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I'm trying to create a simple pagination filter for angular, to be used like so:

    <li ng-repeat="page in items | paginate: 10">
           <li ng-repeat="item in page">{{ item }}</li>

I've written simple function:

angular.module('app.filters', [])
    .filter('paginate', function() {
        return function(input, perPage) {
            var pages = [],
                perPage = perPage || 10;

            for (i=0; i < input.length; i += perPage)
                pages.push(input.slice(i, i + perPage));

            return pages;

And it caused angular to crash with quite cryptic (for me at least) error messages. I figured out that the problem is in nested lists in filter results. To reproduce the problem, it's enough to do like this:

angular.module('app.filters', [])
    .filter('paginate', function() {
        return function(input, perPage) {
            return [[1,2,3],[4,5,6]];

Can you please tell me:

  • why nested lists are a problem to angular filters?
  • where can i read about it in documentation?
  • how can i eventually write a filter in correct way?

You can see all code in this plunker: http://plnkr.co/edit/gUIJcJg0p5LqKGH10B8t?p=preview After running the code, open the console, you'll see error messages.

Thank you

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2 Answers 2

up vote 1 down vote accepted

I've reported this to angular team, and they say it is expected behaviour:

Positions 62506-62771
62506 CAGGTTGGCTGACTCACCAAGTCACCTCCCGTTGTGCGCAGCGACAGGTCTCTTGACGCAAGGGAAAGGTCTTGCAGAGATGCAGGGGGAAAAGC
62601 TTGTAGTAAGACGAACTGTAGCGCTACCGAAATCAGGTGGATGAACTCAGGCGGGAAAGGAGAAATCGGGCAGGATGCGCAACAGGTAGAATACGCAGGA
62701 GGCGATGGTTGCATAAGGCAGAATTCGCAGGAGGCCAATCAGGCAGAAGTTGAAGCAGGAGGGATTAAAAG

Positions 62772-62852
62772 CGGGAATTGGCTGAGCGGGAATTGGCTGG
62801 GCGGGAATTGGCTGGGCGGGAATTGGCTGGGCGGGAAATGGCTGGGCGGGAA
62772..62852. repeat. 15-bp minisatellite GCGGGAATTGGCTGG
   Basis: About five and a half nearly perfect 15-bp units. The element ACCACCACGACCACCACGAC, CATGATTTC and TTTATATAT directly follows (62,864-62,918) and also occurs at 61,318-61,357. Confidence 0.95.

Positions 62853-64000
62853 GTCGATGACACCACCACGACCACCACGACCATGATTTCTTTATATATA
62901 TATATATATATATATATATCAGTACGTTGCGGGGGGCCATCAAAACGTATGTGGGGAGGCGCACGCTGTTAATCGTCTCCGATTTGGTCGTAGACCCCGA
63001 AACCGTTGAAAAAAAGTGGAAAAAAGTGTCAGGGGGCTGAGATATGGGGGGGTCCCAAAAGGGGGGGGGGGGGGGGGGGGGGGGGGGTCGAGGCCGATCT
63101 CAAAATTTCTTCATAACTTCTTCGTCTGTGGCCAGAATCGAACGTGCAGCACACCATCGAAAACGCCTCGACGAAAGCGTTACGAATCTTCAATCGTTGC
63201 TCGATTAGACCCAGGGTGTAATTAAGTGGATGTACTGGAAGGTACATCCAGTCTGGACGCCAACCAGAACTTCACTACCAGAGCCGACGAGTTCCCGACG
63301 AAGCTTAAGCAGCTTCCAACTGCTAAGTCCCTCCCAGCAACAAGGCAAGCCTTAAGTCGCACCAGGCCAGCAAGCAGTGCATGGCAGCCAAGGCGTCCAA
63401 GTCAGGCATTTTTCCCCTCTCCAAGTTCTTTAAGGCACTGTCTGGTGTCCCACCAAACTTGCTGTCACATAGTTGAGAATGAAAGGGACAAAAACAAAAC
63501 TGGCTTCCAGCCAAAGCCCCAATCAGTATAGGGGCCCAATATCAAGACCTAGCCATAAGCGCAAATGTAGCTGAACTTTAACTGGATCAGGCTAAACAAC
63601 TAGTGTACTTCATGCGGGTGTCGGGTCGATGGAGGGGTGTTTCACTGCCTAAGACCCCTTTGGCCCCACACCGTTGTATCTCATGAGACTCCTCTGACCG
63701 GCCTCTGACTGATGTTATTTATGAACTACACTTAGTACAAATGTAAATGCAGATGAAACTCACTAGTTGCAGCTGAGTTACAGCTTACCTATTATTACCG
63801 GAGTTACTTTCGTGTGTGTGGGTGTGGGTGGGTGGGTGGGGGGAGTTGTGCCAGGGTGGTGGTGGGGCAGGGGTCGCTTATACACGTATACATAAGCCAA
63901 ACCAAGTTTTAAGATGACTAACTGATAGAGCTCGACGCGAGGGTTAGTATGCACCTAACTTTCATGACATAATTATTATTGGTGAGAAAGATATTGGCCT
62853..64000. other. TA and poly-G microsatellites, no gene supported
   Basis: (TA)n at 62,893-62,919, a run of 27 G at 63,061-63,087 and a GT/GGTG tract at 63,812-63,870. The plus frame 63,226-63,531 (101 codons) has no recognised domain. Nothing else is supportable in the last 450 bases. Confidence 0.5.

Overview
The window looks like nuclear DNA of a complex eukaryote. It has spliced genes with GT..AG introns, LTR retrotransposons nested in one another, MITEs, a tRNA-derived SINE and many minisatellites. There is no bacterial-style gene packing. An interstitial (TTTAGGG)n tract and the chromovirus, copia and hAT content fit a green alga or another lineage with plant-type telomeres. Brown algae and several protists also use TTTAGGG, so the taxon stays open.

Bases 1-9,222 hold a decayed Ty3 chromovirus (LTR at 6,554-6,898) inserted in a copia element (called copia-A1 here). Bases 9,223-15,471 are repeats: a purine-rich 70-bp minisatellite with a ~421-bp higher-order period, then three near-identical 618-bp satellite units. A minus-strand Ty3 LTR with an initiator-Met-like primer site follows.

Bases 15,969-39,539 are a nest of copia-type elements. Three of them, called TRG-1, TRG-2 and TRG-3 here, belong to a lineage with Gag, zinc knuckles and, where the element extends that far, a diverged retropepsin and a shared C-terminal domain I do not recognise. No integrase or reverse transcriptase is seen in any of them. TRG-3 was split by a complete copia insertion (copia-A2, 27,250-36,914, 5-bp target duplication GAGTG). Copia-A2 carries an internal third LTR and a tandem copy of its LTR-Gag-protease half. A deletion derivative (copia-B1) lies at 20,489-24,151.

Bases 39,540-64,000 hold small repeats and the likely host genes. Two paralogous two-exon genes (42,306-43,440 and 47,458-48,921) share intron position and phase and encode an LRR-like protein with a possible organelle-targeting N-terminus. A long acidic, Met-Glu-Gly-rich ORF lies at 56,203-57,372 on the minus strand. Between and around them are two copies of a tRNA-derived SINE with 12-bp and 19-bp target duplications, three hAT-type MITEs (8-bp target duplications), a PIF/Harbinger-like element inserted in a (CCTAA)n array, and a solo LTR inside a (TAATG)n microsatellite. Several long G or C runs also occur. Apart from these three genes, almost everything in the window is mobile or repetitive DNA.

This is expected behavior. The model can't stabilize because you are changing the identity of the paginated array each time.

It's better not to use a filter for this, and instead more the functionality to a $scope.$watch in your controller.

So something like this cannot be done via filter, you'll have to perform pagination in controller, instead of using a filter.

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Here is detailed explanation why it works this way: stackoverflow.com/a/12340772/411934 –  Vladimir Sidorenko Oct 12 '13 at 13:40

I can't help you with your first question, but I can provide a solution to your problem.

I had a similar issue where I wanted to open and close a every two elements and I fixed it with something like this:

myApp.filter('paginate', ['$cacheFactory', function($cacheFactory) {
    var arrayCache = $cacheFactory('paginate');
    return function(array, size) {
        if (!array) {
            return false;
        var newArray = [];
        for (var i = 0; i < array.length; i++) {
            newArray.push(array.slice(i, i + size));
        var arrayString = JSON.stringify(array),
            cachedParts = arrayCache.get(arrayString + size);
        if (JSON.stringify(cachedParts) === JSON.stringify(newArray)) {
            return cachedParts;
        arrayCache.put(arrayString + size, newArray);
        return newArray;

The way you would use this filter, is exactly how you have it in your template, passing the number of elements you want on each page.

About your second question: the best resources I have for Angular are all the videos on egghead.io and A Better Way to Learn AngularJS.

I've been also told that the book Mastering Web Application Development with AngularJS is a great resource too.

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You at least should warn about side effects of your code –  jusio Sep 28 '13 at 13:31
Thank you, but can you explain why it works? Looks like the only difference is that you cache the result. You even do it after actual calculation. –  Vladimir Sidorenko Sep 28 '13 at 17:54

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